Monday, July 23, 2018

Mission Impossible Series: An Introduction

When did the Mission Impossible films become the best action franchise Hollywood has going right now? For me, it was a slow dawning realization that these films are consistently top quality, action blockbusters of the kind that Hollywood doesn’t really make that often or that well anymore – but it probably took until the fourth film in the franchise – 2011’s Ghost Protocol – for that to really sink in. Part of that is because while the series is about to release it’s sixth film – it’s done so over 22 years, with multiple year gaps between each, and because the series has mainly gone against the currently popular trend of making them all interconnected. Yes, there are some things that carry from one film to the next – but nothing that you really need to know to watch and understand and enjoy any single film all by itself.
Those gaps were crucial in my thinking – because for a long time I was able to dismiss the first two films in the franchise as entertaining, but minor (or disposable) entries in great director’s resumes. Sure Brian De Palma’s, the first film is fun, but it’s not Blow Out or Body Double or Scarface or Carrie or Femme Fatale or (insert a dozen other titles here). Mission Impossible II has some great moments, but it’s really when it started to look like John Woo was almost getting into self-parody with all those doves. JJ Abrams third installment worked hard to ground the series to some kind of recognizable emotion – and contains a great bad guy performance by Phillip Seymour Hoffman, but also felt like what it was – a TV director coming to the big screen for the first time, and not being wholly comfortable with all the room he had to work with. The last two installments were my favorites – Ghost Protocol because, in part, director Brad Bird embraced the size of the screen and the action, and made as close you can get to a live action animated film without it becoming overwhelmed with CGI. Christopher McQuarrie’s Rogue Nation scaled down a little bit, but was perhaps an even better film – harsher, leaner, and meaner with great set pieces. I’m torn about my feelings towards McQuarrie coming back for Fallout – I like it because Rogue Nation was my favorite, but I don’t like it because I think part of what makes the series special is because it’s let five different directors come in and put their own unique stamp on things. Maybe that is the key to this series still feeling fresh and new each time after 22 years – it really does not repeat itself.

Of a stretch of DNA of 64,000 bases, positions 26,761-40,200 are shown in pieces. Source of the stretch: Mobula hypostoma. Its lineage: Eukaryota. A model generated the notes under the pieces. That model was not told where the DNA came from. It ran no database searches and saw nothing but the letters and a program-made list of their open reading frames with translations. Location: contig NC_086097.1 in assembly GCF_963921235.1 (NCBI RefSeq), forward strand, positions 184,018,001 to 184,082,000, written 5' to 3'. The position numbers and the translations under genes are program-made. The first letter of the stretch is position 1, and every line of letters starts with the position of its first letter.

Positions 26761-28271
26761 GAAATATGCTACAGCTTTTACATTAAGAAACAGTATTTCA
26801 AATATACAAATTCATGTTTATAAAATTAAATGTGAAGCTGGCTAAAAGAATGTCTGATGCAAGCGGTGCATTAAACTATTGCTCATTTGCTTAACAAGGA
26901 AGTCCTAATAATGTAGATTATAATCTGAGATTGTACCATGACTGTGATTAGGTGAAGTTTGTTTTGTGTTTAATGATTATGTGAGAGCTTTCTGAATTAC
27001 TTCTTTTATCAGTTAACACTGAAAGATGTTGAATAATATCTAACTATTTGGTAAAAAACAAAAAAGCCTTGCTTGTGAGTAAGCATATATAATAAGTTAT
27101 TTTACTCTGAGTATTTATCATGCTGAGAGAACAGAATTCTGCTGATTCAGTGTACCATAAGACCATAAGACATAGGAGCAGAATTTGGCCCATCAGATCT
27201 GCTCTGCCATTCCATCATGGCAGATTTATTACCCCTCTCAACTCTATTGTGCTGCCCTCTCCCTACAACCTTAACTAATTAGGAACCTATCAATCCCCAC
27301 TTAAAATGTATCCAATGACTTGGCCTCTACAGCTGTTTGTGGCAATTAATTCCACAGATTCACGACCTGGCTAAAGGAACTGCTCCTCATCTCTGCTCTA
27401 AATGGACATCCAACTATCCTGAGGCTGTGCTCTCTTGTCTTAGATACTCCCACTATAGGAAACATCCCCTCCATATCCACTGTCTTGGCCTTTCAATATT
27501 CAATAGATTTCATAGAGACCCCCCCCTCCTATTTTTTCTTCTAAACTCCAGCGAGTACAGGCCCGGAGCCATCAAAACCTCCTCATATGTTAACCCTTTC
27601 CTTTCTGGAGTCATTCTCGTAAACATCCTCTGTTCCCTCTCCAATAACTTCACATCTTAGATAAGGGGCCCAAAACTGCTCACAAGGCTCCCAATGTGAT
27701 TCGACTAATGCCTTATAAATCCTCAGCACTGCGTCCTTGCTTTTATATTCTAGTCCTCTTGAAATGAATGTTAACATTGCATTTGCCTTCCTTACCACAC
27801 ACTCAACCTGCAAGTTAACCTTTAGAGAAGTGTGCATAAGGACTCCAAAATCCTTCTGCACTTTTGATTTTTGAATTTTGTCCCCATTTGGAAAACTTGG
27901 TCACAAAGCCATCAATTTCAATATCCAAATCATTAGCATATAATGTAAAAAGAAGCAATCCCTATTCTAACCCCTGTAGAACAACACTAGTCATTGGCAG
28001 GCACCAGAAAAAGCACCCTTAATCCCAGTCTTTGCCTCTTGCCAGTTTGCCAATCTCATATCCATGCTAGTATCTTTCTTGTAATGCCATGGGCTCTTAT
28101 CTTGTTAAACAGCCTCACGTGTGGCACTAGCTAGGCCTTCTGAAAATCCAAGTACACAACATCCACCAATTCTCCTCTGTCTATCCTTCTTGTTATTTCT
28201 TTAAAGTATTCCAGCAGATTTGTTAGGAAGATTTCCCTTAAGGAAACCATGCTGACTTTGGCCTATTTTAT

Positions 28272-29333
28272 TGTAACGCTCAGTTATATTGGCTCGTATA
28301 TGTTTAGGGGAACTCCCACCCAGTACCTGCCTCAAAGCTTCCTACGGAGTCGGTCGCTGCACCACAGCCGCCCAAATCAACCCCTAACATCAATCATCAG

I also realized though that I don’t think I’ve seen any of the films twice – which means I haven’t seen any of them since they were first released. Leading up to the release of the sixth installment then, I decided to go back and watch the other five – to see if my memories of the films matches the reality of them. I’ll do a fully ranking at the end (next week, after I see Fallout).

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